Out of Print

Dan Matutina’s Moment of Zen

by Jonty Cruz
Photos courtesy of Dan Matutina.
Designer and co-founder of Plus63 Design Co. Dan Matutina talks about working his way through 2020, what he wants to see in 2021, and how he views his career today.

At the start of the year, I texted a colleague asking how he was. “Tired,” he replied. I wrote back: Do you feel like everyone exhausted themselves creatively last year to cope with the pandemic—to the point where we’re all looking at 2021 and it feels pointless to do it all over again? We discussed it for quite some time but I still found myself wanting. The question still stuck in my head as I felt compelled to ask it to someone else. What can we do and where can our creativity take us, especially when we continue to be stuck at home? If 2020 acted as some blank page for us to try new things, what is it that awaits us once we turn it? What, if anything, does 2021 offer us that isn’t just a sadder version of 2020?

I decided I wanted to talk to Dan Matutina of Plus63 Design Co. about all of it. I’ve come to think of design as a means to articulate the abstract. Can the designer’s ability to make sense of things work as a kind of philosophy to explain what we’re all going through? That may be a lot to ask of Dan Matutina, but from his work alone one can see a natural sense of structure and balance. Perhaps Dan could provide some insight on 2020 and, more importantly, on things to come.


Dan has been a designer since 2003. His work has been published in Wired, Fast Company, and The Wall Street Journal, just to name a few. He was an art director at Harrison Communications, and then a partner at Idea!s from 2006 to 2011. He co-founded Plus63 Design Co. in 2011, and to this day serves as partner and designer. Dan (and by extension Plus63) is seen as one of the top names in Philippine design. The studio has worked with everyone from the country’s best restaurants and publishing companies to the biggest conglomerates both here and abroad. In 2018, Plus63 joined three other design studios (Inksurge, The Acid House, and KM Interior Design) to form the Hydra Design Group.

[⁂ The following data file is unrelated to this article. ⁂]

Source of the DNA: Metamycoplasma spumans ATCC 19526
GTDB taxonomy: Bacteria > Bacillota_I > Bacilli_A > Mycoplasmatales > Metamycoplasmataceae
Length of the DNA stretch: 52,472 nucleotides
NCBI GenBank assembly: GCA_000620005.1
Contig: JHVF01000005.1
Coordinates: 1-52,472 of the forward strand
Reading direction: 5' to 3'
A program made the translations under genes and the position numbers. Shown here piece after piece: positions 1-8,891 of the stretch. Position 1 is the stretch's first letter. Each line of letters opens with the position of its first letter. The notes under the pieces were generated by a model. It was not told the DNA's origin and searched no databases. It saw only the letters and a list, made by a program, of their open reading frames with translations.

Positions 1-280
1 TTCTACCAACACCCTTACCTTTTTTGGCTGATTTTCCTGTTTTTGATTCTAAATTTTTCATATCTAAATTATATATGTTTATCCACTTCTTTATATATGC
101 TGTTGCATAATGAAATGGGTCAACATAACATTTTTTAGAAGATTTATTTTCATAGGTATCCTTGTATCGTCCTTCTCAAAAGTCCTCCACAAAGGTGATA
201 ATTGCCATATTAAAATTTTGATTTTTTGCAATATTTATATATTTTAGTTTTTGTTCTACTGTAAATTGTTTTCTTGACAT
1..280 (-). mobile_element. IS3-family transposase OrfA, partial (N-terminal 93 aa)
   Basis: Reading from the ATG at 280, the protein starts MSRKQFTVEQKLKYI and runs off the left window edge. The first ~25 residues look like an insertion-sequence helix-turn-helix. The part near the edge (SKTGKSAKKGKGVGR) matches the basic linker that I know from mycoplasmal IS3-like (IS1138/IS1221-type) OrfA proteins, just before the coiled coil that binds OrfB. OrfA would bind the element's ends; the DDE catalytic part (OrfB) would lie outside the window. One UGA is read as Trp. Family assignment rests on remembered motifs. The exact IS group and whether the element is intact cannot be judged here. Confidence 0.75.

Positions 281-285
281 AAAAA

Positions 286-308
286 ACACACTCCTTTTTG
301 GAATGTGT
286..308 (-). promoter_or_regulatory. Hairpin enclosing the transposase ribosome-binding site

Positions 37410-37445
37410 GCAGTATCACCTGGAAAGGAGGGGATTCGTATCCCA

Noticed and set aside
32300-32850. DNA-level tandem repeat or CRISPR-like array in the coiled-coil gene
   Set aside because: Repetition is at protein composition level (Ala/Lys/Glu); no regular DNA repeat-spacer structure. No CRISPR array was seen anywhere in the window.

While working as a graphic designer, Dan was also a lecturer at U.P.’s famed College of Fine Arts from 2006 to 2011. Perhaps that’s why, when Dan speaks, it’s easy to imagine that I’m part of a design masterclass. There’s an authority to his words that’s neither pompous nor patronising. You feel you’re being taught and not told. And for a topic as overwrought with stress and heartbreak as surviving a pandemic, a calming voice can be that beaming light just beyond the storm.

I talk to Dan over Zoom in early January as he shares his experience working through the difficulties of 2020, the things he wants to see in 2021, and how he wants to reshape Plus63.

The following has been edited for publication.

Dan at his office in Hydra Design Group.

Out of Print:  Do you feel your creativity was exhausted last year?
Dan Matutina: The first few days nung lockdown, grabe ‘yung anxiety ko. I think one of the rare moments ‘yon. Hindi naman sa hindi ako nase-stress, but ever since I was a student, after graduation, even sa stressful situations, hindi naman ako nagkaka-anxiety attacks. In general, even-keeled ako. But ‘yung first two or three days [of lockdown], first time ko na feel ‘yon. May friend ako nung start ng lockdown who asked if I wanted to help frontliners through PHCAN [Public Health Communications Advisory Network]. Tapos nung dini-discuss ‘yung [potential] numbers ng cases, dun ako na-overwhelm. Dun ako napaisip na, “Oh shit, mamamatay tayong lahat!” That time na sa condo lang ako sa Makati and ini-imagine ko ilang buwan ako dito sa kahon na ‘to? So buti nakalipat ako and ngayon may open space and nakakalabas-labas ako. So nakabalik na ako sa medyo luma kong lagay na even with all the stressful situations. Medyo naka-adjust na ‘ko.

I won’t say na hindi naman ako pagod but ang natural reaction ko kasi—apart from ‘yung anxiety attack—during stressful periods or moments is, ano ‘yung puwede kong gawin para sabayan ‘yung situation? Compared to [pre-pandemic], mas productive ako now.

It’s funny you say that that’s what you felt at the start of the lockdown because that’s what I feel now at the start of the year. Parang nung start ng lockdown and the months after, people got to try and create new things while under quarantine. Now I keep thinking: Do people still have that sense now? Or do they want to go back to what they left behind before the pandemic? How are you approaching your 2021?
Coming into this year, one of the things I’m looking forward to is hiring new people. Since umalis na si Rax [Maniqiuz], and hopefully si Jo [Malinis] mag-sarili na rin soon. [Ed's note: Since this interview, Plus63 has hired a new designer.] Naisip ko, at this moment, puwede kong i-reform or reshape ‘yung studio. I guess the reason why this works for us is because we’re so small. Parang ine-embrace ko ‘yung possible changes.

What changes exactly?